Conference hears how the fundraising crisis in 2015 made charities get their fundraising strategies in order
Charities should have seen problems with fundraising before it became a crisis, Oxfam’s communications director has told a conference.
And the Daily Mail’s relentless attack on the sector effectively made fundraisers get their act together, he believes.
Jack Lundie was speaking at an event on how to manage charity communications in a crisis and said charities should have known that fundraising activities were making supporters unhappy.
The Mail on Sunday sent an undercover reporter to a call centre which fundraised for Oxfam, and accused the charity of, among other things, targeting 98-year-olds – an allegation Oxfam denies.
“Olive Cooke was the signpost that we failed to see coming,” Lundie said.
We should have seen this coming a lot further off.”
Staff realised what was happening as charities had engaged in tactics which their own staff did not enjoy being on the receiving end of, and that the sector should have realised this was not acceptable.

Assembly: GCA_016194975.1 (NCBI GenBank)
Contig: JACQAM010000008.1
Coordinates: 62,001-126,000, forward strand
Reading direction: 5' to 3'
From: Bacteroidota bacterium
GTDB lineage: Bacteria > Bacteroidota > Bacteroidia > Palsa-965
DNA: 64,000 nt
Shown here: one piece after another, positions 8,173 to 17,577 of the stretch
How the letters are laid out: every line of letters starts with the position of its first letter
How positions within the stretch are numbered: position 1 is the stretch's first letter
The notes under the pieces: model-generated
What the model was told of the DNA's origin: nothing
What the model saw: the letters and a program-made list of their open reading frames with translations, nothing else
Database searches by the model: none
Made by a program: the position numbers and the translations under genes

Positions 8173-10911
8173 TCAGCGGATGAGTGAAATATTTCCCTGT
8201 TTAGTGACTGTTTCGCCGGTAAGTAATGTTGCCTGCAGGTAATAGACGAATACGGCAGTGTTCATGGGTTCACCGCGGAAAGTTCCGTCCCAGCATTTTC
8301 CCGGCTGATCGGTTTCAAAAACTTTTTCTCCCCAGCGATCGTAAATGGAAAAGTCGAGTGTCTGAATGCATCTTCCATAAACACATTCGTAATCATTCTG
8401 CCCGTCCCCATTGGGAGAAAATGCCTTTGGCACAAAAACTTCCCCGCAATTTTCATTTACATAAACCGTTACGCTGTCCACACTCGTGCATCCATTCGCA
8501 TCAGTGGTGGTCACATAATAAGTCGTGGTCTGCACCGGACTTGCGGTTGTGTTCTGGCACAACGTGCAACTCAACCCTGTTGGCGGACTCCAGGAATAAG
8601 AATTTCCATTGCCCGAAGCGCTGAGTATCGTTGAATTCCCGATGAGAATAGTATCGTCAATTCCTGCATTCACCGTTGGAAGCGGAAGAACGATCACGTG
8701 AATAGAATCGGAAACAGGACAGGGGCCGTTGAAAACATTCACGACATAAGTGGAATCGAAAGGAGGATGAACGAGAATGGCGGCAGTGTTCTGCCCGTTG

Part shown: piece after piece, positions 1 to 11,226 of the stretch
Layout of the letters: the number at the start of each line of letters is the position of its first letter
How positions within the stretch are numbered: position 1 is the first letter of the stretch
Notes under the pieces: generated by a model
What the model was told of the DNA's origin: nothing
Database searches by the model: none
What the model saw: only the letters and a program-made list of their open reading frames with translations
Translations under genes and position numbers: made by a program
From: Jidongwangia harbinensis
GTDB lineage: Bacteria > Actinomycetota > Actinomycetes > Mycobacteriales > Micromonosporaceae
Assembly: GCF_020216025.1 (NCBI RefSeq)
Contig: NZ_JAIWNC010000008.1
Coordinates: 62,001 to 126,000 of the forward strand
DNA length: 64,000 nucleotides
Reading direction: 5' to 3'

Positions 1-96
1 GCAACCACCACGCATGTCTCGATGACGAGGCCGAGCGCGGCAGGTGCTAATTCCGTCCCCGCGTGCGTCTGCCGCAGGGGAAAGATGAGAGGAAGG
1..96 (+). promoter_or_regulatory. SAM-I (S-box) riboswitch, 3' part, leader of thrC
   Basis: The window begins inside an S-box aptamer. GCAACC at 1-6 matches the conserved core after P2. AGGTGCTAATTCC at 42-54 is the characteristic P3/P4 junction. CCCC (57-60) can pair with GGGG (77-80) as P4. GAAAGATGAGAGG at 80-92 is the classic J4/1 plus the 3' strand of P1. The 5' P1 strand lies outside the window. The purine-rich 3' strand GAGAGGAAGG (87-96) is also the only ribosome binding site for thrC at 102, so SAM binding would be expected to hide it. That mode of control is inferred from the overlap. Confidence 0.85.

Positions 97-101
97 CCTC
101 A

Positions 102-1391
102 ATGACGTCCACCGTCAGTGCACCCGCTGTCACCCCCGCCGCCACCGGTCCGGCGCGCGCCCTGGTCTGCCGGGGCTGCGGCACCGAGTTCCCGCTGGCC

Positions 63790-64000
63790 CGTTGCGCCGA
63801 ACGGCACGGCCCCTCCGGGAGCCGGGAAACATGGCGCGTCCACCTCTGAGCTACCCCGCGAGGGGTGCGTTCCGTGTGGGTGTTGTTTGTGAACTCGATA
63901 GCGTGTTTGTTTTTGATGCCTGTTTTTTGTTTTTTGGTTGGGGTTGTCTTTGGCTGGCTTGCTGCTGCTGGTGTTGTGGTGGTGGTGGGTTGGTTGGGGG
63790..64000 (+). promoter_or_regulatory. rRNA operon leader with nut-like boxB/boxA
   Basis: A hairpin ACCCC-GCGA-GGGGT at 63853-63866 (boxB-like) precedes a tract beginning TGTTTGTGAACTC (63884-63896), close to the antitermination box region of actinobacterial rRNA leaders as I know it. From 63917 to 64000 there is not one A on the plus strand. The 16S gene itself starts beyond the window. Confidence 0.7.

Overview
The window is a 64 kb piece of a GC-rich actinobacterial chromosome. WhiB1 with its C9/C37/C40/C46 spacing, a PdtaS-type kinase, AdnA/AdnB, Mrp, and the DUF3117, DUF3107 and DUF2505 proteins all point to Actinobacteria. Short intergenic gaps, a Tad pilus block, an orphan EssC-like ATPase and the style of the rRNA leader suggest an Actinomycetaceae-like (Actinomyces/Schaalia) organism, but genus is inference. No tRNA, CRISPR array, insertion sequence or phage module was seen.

“The Mail story highlighted that we were engaging in marketing processes that were completely legal, but we’ve all had enough of them,” he said. “The Mail did us a favour, if we’re honest.”
Oxfam, liked other charities, had failed to assess whether agencies were training staff in the way the charity wanted. “There were things going on that we were not sufficiently engaged in monitoring,” he said.
After apologising unreservedly, Lundie said Oxfam didn’t suffer adversely for doing so.
He said this was because “our supporters want to believe in Oxfam” and had looked for and accepted evidence that the charity had changed its ways. “There is a watermark, and trust returned to that watermark,” he said.